Epicutaneously induced TGF-beta-dependent tolerance inhibits experimental autoimmune encephalomyelitis.J Neuroimmunol. 2005 Jul; 164(1-2):105-14.JN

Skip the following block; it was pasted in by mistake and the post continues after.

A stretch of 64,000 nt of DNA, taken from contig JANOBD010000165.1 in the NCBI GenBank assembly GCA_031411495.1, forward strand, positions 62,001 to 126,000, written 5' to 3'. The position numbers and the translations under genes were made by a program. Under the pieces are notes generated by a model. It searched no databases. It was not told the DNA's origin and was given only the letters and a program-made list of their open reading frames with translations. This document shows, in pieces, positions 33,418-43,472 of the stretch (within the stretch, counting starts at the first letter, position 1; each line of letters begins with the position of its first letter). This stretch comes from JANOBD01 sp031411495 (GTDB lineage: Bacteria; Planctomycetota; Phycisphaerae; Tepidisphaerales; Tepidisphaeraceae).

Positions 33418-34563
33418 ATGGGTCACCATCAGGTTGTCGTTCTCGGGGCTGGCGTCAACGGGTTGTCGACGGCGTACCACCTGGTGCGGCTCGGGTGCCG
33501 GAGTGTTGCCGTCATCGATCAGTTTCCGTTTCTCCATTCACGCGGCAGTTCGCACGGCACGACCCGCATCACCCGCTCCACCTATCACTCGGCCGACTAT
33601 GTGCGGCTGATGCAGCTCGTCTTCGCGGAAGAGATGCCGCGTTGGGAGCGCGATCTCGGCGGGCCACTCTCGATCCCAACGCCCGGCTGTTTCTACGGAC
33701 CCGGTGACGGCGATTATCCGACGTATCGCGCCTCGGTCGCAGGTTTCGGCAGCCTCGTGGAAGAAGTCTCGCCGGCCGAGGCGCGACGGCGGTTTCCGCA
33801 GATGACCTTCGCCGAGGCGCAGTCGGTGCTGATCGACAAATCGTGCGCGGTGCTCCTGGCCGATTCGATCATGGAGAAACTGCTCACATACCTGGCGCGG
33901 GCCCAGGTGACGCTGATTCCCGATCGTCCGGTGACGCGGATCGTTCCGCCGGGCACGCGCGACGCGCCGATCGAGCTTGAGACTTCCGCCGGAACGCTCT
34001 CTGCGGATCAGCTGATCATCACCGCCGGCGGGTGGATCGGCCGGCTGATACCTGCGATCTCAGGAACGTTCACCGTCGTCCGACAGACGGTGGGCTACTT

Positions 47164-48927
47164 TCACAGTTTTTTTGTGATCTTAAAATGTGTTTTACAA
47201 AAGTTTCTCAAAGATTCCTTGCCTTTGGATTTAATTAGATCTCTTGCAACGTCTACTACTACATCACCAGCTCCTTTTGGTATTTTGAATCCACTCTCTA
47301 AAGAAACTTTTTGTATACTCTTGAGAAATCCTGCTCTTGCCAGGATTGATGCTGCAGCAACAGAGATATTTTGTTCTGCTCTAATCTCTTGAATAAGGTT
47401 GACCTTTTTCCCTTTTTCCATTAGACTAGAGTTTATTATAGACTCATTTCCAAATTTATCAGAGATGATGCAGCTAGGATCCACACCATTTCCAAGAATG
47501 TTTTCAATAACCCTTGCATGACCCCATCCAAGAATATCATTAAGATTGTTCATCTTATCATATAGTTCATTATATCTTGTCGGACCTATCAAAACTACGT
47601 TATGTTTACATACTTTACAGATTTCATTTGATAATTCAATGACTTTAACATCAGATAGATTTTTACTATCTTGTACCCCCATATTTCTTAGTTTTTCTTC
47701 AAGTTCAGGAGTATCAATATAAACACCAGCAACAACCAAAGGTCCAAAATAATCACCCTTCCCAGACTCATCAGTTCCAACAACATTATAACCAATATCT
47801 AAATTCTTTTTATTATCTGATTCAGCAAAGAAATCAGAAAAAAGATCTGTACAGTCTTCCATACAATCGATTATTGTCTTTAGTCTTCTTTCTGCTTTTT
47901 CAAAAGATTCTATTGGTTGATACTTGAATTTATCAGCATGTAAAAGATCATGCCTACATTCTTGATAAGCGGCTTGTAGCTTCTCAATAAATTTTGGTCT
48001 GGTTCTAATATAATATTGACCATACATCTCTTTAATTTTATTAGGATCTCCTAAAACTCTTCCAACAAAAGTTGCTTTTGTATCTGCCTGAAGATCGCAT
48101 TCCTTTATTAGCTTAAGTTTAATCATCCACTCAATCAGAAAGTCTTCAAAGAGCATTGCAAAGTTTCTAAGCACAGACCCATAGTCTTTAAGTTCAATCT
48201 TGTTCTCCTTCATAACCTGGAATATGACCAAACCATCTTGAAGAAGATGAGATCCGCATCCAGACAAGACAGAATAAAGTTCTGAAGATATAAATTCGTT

Multiple sclerosis (MS) is a devastating autoimmune disorder of the central nervous system (CNS) with limited treatment modalities. To evaluate the efficacy of epicutaneous (e.c.) tolerance induction in the prevention of CNS autoimmunity, we utilized an animal model of multiple sclerosis: experimental autoimmune encephalomyelitis (EAE). We show that application of myelin basic protein (MBP) to the skin prior to the induction of EAE by immunization with MBP protected mice from developing disease. In addition, e.c. application of MBP at the first clinical signs of EAE, also resulted in suppression of disease. This therapeutic effect was transferable to naïve recipients with lymph node cells from MBP-treated mice. These regulatory cells were found to be antigen non-specific, as suppression of EAE also occurred when the foreign antigens OVA or TNP were e.c. applied. The mechanistic basis for the tolerance was found to be the production of TGF-beta by the antigen induced toleragenic regulatory T cells. These data demonstrate that e.c.-induced regulatory T cells are potent inhibitors of antigen-specific T cell responses, and suggest that e.c. tolerization may have potential effectiveness in the treatment of autoimmune disorders.